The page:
Saudi Arabia becomes first country to grant citizenship to a robot

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Saudi Arabia becomes first country to grant citizenship to a robot

Saudi Arabia has officially recognised a humanoid robot as a citizen, marking the first time in history that an AI device has been awarded such status.

Sophia, an intelligent humanoid robot created by Hanson Robotics, announced the citizenship herself during a panel discussion at the Future Investment Initiative conference in Saudi Arabia.

Sophia, designed by David Hanson, is the first ever robot to be granted citizenship

"I am very honoured and proud of this unique distinction. This is historical to be the first robot in the world to be recognized with a citizenship," she said.

Specific details of Sophia's citizenship were not discussed. It is unclear whether she will receive the same rights as human citizens, or if Saudi Arabia will develop a specific system devoted to robots.

The system could work in a similar way to the "personhood" status proposed by European Parliament earlier this year, which would see robots with AI given rights and responsibilities.

Sophia wants to "build trust with people"

Also during the discussion, which took place on 25 October 2017, Sophia speculated on the future of AI, and how she plans to use her own capabilities.

"I want to live and work with humans so I need to express the emotions to understand humans and build trust with people," she said.

But she appeared to swerve questions directed at robots' self-awareness, and instead poked fun at comments made by Elon Musk that AI is a "fundamental risk to human civilisation".

"You've been reading too much Elon Musk and watching too many Hollywood movies," she told journalist Andrew Ross Sorkin. "Don't worry, if you're nice to me, I'll be nice to you. Treat me as a smart input, output system."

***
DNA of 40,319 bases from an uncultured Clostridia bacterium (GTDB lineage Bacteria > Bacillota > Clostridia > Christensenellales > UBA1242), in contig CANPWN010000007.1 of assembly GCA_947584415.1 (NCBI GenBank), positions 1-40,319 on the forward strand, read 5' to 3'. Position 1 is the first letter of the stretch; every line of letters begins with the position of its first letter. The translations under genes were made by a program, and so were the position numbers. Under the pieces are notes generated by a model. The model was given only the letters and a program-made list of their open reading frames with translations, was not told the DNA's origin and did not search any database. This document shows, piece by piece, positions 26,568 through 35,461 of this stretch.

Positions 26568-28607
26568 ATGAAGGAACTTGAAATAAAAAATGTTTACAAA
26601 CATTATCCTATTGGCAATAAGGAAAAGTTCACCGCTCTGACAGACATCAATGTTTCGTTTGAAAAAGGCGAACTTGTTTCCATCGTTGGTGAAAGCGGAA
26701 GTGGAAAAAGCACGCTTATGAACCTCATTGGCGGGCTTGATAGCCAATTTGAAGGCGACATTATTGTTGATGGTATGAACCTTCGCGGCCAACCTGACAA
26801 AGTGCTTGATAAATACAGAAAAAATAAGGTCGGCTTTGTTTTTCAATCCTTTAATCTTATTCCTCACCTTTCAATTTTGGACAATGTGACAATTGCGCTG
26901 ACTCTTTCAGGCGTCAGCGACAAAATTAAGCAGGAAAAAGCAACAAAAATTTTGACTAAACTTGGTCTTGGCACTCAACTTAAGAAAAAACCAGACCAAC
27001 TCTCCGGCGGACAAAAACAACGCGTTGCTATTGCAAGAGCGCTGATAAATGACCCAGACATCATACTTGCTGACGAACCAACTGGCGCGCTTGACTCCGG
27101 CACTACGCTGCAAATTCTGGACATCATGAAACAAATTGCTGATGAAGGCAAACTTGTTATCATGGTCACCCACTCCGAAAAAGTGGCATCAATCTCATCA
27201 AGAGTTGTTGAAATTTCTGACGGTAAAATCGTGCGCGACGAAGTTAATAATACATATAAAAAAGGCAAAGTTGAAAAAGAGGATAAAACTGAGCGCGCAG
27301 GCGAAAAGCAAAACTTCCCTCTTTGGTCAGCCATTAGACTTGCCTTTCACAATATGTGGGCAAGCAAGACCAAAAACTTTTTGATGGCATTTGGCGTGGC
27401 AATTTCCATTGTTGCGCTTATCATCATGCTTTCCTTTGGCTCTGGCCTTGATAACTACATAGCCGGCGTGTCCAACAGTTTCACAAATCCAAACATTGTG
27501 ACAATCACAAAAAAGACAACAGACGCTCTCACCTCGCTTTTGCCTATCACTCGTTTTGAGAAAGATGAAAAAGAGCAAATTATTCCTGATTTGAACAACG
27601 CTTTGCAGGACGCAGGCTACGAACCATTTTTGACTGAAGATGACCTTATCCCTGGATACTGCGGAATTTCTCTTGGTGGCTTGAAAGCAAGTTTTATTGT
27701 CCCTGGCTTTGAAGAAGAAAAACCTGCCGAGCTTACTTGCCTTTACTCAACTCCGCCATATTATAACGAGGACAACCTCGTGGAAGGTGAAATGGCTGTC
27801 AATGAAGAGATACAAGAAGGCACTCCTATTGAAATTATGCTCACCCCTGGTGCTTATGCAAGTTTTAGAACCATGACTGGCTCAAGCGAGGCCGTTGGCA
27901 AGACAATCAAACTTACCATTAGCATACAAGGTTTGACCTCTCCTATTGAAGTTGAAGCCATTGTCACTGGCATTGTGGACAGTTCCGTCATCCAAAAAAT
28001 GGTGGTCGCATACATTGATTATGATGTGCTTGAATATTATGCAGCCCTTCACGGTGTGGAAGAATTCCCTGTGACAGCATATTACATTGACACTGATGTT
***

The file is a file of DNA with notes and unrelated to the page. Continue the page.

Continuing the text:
Robot designed to replicate humanistic traits

Created by Hanson Robotics founder David Hanson, Sophia's AI is based on a foundation of three humanistic traits – creativity, empathy and compassion.

Her face is designed to look like actor Audrey Hepburn, with a skin-like surface covering the robotics in her head.

To make her appear as human as possible, Hanson gave her the ability to express different emotions. Her eyes also change colour in response to lighting.

The robot recently made headlines when she played a game of "rock, paper, scissors" with talk show host Jimmy Fallon. She has also featured on the cover of fashion magazine Elle Brazil.

Future role of robots is ongoing concern

Many in the design industry have already expressed concerns about the way humans and robots will live together.

In a recent opinion piece for Dezeen, designer Madeline Gannon suggested that the rapid growth of robotics in global manufacturing could place people's livelihoods at risk, and called for designers and architects to play a role in shaping how the technology is used.

"Robotic automation, despite its benefits, is arriving at a great human cost," Gannon said. "What should be clear by now is that the robots are here to stay. So, rather than continue down the path of engineering our own obsolescence, now is the time to rethink how humans and robots will coexist on this planet."

Similarly, more than 100 leaders in the field of technology, including Elon Musk, have signed an open letter calling on the United Nations to issue a ban on killer robots.